8.  Of course any balanced writer is aware that the destruction of written matter deemed inimical to the well-being or safety of the state has been a feature of all governments, including modern democracies, from the remotest antiquity.  An age that is enacting laws against 'racist' material can hardly object to other societies banning material they find objectionable!  No doubt it is possible that the MS did meet an official book-burner.  In the desperate days at the end of antiquity the pagan Roman government saw no reason not to order the destruction of subversive material - Diocletian ordered the destruction of Christian books and Egyptian books of alchemy (vide Forbes, below) - and this practice was continued under Christian emperors with reference to currently active subversive movements, as testified by Eusebius, Vita Constantini, 3.66 and Codex Theodosianus, (Refs not checked).  But the suppression of books really belongs to the era of the printed book, because the suppression of a press is a feasible activity, rather than to the autograph era, when any reader could be a copyist.   In the absence of evidence, I'm afraid I cannot support the willingness to use the word 'probably' and thereby to encourage a negative stereotype of Christians.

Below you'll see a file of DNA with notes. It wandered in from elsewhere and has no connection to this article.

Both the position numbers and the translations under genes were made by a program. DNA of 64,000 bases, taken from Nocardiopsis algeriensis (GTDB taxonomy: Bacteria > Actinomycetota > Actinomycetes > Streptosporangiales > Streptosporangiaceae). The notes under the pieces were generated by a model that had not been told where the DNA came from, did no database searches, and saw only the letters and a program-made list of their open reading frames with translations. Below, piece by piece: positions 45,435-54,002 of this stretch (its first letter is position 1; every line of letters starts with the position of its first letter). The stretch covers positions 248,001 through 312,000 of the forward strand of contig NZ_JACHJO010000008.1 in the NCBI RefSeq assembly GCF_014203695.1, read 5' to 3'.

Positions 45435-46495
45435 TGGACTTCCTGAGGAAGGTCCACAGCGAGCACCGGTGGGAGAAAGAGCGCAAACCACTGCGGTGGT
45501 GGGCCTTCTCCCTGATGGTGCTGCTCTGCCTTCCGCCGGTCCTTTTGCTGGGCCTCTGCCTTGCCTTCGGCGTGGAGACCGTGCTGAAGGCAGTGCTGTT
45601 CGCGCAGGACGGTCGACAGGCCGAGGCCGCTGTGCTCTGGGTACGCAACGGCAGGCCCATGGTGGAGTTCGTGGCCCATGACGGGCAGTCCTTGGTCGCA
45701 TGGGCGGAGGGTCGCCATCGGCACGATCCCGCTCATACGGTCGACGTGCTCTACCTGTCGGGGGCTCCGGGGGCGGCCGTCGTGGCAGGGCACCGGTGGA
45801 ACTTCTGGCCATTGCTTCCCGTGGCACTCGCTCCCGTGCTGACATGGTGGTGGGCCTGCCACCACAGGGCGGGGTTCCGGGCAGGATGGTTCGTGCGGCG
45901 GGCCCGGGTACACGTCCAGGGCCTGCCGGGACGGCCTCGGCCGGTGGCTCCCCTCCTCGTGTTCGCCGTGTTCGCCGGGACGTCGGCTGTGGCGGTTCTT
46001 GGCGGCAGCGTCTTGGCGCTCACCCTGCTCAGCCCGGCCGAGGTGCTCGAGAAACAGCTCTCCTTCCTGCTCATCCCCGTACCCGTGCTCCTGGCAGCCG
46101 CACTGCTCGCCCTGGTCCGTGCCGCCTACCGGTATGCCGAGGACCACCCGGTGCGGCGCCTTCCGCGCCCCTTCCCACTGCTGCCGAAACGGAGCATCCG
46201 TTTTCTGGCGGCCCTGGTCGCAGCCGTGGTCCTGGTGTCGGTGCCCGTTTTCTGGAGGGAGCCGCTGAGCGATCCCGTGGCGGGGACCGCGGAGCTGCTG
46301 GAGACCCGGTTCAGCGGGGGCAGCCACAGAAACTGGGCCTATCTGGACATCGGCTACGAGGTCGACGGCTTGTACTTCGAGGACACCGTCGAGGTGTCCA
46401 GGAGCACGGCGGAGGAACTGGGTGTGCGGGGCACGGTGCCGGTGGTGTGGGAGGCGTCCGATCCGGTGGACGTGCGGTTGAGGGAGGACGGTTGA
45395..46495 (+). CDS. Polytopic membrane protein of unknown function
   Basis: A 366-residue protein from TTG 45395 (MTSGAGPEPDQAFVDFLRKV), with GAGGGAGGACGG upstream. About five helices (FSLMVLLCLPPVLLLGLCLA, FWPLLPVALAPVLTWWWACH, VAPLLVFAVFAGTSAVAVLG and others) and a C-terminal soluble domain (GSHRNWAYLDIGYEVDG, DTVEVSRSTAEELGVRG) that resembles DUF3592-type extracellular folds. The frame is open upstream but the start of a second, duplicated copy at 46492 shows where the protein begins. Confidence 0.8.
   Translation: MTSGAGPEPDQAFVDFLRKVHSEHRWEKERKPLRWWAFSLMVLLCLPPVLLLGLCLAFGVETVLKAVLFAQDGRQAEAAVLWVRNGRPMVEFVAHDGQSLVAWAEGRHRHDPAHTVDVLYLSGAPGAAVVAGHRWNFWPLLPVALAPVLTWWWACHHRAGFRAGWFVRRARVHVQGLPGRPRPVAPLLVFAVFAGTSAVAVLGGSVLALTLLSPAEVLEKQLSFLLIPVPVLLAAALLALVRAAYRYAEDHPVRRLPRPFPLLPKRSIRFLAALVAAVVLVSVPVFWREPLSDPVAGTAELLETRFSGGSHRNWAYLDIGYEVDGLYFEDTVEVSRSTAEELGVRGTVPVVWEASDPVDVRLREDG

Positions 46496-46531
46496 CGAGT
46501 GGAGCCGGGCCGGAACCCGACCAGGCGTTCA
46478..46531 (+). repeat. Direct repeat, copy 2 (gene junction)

An overview of book-burning across the field of antiquity is given by C.A.Forbes, Book for the Burning, Transactions of the American Philological Association 67 (1936), pp. 114-125, who is hardly more sympathetic to Christian claims but far more balanced.